October 21, 2021

Intouch Chats With MM+M on Recent Breast Cancer Project

Illustration of black women with breasts shown and equals sign crossed through

Breast cancer … it sucks. It sucks for everyone who gets it — and for those who love the people who get it — but Black women take an even harder hit when it comes to this unforgiving disease. According to the Susan G. Komen Breast Cancer Foundation, in the United States, breast cancer is the second most common cause of cancer death in Black women; they have a 40% higher death rare than white women; younger Black women may be at risk for more aggressive types of breast cancer, including triple negative breast cancer, which can’t be treated with hormone therapy; and Black women are more likely to be diagnosed before age 40 than white women. From disparities in the quality of mammogram technology, to delays in follow-up discussions and care, to lack of health insurance, to poor (or disrespectful) physician communication, and more, there’s a lot working against Black women who face even the possibility of a breast cancer diagnosis.

Intouch recently had the opportunity to work on a project for an organization founded by Jamil Rivers, a Black woman who was diagnosed with breast cancer when she was 39. Rather than rely on what her healthcare providers might (or might not) tell her, Rivers educated herself. She then took what she learned and created The Chrysalis Initiative, an organization that offers a number of services to support Black women diagnosed with breast cancer, including one-on-one coaching for breast cancer patients, provider training and education, virtual learning options, and now, an app called BC Navi, created by Intouch.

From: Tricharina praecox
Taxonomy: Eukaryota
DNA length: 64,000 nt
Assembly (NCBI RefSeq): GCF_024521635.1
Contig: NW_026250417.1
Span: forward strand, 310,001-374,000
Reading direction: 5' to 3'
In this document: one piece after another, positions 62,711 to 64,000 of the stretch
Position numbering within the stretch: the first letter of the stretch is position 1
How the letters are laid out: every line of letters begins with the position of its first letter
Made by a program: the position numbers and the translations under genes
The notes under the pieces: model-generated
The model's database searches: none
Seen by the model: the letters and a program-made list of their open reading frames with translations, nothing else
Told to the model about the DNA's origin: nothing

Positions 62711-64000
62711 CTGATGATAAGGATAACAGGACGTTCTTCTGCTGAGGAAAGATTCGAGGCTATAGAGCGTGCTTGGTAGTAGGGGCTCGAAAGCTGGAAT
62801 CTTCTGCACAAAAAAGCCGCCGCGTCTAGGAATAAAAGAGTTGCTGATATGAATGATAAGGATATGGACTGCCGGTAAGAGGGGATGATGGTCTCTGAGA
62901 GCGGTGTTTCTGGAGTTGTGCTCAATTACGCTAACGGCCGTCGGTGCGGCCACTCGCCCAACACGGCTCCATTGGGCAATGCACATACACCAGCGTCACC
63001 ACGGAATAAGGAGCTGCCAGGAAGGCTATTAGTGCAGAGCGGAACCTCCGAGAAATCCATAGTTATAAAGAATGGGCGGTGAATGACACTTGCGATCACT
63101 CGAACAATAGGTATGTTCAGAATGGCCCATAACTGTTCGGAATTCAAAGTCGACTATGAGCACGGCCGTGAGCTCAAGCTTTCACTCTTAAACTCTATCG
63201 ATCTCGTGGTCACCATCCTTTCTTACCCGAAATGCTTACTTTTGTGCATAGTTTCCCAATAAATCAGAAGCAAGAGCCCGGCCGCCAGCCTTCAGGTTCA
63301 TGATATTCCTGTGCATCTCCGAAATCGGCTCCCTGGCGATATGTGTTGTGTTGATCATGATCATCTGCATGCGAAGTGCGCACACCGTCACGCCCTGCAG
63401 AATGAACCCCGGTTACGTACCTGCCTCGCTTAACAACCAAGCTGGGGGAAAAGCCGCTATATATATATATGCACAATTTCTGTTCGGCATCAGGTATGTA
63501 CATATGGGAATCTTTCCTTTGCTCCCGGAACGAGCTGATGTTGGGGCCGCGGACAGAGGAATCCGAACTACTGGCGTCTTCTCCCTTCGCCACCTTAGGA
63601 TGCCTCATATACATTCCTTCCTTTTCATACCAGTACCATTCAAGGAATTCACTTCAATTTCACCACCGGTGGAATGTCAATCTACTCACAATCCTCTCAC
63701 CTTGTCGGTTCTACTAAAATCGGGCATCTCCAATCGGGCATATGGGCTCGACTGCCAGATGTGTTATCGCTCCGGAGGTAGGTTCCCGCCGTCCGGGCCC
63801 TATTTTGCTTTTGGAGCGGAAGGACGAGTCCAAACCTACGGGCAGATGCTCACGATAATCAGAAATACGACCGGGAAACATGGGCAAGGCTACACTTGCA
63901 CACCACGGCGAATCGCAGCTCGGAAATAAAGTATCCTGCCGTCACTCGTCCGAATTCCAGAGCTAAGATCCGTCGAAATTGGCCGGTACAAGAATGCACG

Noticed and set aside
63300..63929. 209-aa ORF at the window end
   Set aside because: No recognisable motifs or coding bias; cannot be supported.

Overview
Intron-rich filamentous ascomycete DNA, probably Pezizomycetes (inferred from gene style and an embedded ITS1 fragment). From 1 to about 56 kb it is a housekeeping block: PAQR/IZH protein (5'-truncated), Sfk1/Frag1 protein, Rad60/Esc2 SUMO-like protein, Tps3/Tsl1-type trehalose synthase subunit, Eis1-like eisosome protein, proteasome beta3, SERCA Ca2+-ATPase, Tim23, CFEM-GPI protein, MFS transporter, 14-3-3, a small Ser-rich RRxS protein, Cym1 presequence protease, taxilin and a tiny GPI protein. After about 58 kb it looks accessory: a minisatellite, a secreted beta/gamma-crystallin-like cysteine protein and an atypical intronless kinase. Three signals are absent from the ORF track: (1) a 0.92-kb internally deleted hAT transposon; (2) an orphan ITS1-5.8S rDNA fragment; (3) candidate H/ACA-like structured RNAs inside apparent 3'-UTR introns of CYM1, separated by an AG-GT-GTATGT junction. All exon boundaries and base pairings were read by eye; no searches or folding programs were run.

The BC Navi app provides support for patients through education, tracking their continuum of care, and dashboard reporting to their oncology support teams. The app is also a platform where breast cancer patients can share treatment experiences — the goal is to reform “bad practices and reimagine treatment and screening protocols for more equitable outcomes.” Along with the app, Intouch also worked on the accompanying campaign, Erase the Line, which aims to “erase the line of inequality in breast cancer care.”

To learn more about the project and meet some of the Intouchers behind it, check out this conversation between MM+M’s Lecia Bushak and Nicholas Capanear, Intouch executive craft director, and British Randle, senior director of integrative production at Intouch.